When it comes to salad greens, a kiss of heat can be a good thing.
Conventional salad wisdom says, “Salad should be cold.” It warns you not to let your greens encounter the briefest contact with heat, lest they lose their crisp cell structure and devolve into pure slime. It instills in you such a fear of wilting that you refrain from dressing your salads until 10 seconds before your guests plan to eat it.
For a long time, I subscribed to this wisdom. And then one day I realized: Wilting is not always a bad thing. It can be a really, really good thing.
My gateway drug, a few years ago, was a kale salad from Anna Jones’s A Modern Way to Eat. Going against current raw kale salad logic, Jones has you think about the salad sort of like a sheet pan dinner. You toss kale leaves with coconut chips and a tiny bit of soy sauce on a sheet pan, and then stick it all in a hot oven just long enough for the coconut chips to turn light brown and the kale to turn soft and malleable in some spots, and a little charred in others. Then the whole thing is tossed with softened cherry tomatoes and a nutty miso dressing.
In addition to being much easier to chew than most standard-issue massaged kale I’ve had, it brought out a whole new range of kale flavors. As Jones reveals, “Popped in the oven, it brings out this really, really lovely deep savoriness to it that you don’t get any other way.”
In her latest book, The Modern Cook’s Year, Jones employs a similar wilting-is-good philosophy with roasted savoy squash, a lettuce-filled spring stew, and flash-roasted little gems. Jones also loves to quarter lettuces and cabbages to throw on the grill for a few minutes. As she says, “I think charring is something that lots of chefs use in restaurants, but I think we’re quite scared to use when we cook at home. But it is actually that kind of missing element.”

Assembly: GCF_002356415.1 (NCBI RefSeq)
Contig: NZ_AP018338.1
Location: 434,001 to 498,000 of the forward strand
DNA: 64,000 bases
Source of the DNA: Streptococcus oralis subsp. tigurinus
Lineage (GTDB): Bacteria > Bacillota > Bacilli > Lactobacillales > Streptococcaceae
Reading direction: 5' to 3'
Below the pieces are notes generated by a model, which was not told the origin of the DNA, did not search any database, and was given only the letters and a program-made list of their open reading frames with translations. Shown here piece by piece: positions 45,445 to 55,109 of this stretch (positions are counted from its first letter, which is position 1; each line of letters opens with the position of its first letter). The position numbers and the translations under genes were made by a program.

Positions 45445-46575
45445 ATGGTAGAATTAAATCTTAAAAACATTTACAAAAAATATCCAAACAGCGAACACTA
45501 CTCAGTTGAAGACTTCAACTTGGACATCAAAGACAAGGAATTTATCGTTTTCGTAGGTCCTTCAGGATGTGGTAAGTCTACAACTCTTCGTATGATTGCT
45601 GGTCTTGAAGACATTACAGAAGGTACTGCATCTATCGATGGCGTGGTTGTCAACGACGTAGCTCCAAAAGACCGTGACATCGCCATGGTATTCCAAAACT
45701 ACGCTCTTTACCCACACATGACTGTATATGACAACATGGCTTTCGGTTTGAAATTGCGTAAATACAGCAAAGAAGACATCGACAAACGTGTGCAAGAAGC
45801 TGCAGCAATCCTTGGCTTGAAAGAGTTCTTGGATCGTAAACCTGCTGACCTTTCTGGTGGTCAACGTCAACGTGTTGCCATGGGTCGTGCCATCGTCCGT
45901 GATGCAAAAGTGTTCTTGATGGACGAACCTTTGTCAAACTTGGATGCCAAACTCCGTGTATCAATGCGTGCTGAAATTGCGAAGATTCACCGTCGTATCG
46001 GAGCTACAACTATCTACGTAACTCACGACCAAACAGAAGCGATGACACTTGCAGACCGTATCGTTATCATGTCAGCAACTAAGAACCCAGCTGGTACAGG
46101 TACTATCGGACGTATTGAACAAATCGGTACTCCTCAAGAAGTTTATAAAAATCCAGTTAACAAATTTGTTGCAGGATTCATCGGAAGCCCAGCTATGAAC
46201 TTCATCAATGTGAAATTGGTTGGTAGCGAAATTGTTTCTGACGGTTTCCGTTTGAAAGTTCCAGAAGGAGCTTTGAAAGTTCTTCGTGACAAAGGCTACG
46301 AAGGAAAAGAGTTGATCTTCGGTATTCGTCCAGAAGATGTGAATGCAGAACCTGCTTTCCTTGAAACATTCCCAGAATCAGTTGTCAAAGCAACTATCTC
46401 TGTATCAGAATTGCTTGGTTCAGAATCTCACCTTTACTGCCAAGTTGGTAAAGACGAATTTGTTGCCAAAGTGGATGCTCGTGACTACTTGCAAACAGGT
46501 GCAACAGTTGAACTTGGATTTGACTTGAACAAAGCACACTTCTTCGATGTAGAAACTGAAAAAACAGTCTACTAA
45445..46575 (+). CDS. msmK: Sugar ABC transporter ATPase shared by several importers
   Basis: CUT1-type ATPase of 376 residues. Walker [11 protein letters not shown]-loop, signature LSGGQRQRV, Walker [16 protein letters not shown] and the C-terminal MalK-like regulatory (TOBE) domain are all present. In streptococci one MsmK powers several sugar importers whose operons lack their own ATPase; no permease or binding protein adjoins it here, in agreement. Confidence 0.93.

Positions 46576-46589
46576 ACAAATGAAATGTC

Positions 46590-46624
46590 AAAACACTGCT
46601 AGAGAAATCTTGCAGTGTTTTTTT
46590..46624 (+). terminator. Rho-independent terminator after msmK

I put this charred-lettuce ethos to work recently with a head of romaine. A little nervous that the whole thing would become a soggy heap without the dry heat of a grill, I turned the oven up as high as it would go and laid the lettuce halves on an olive-oil-brushed sheet pan. Five minutes later, as hoped, the cut edges were singed brown, and the whole thing was softened enough to soak up dressing while keeping its crunch. It was enough to make a hot-lettuce convert out of me.
First photo by Ana Cuba. Second photo by Brian Ferry.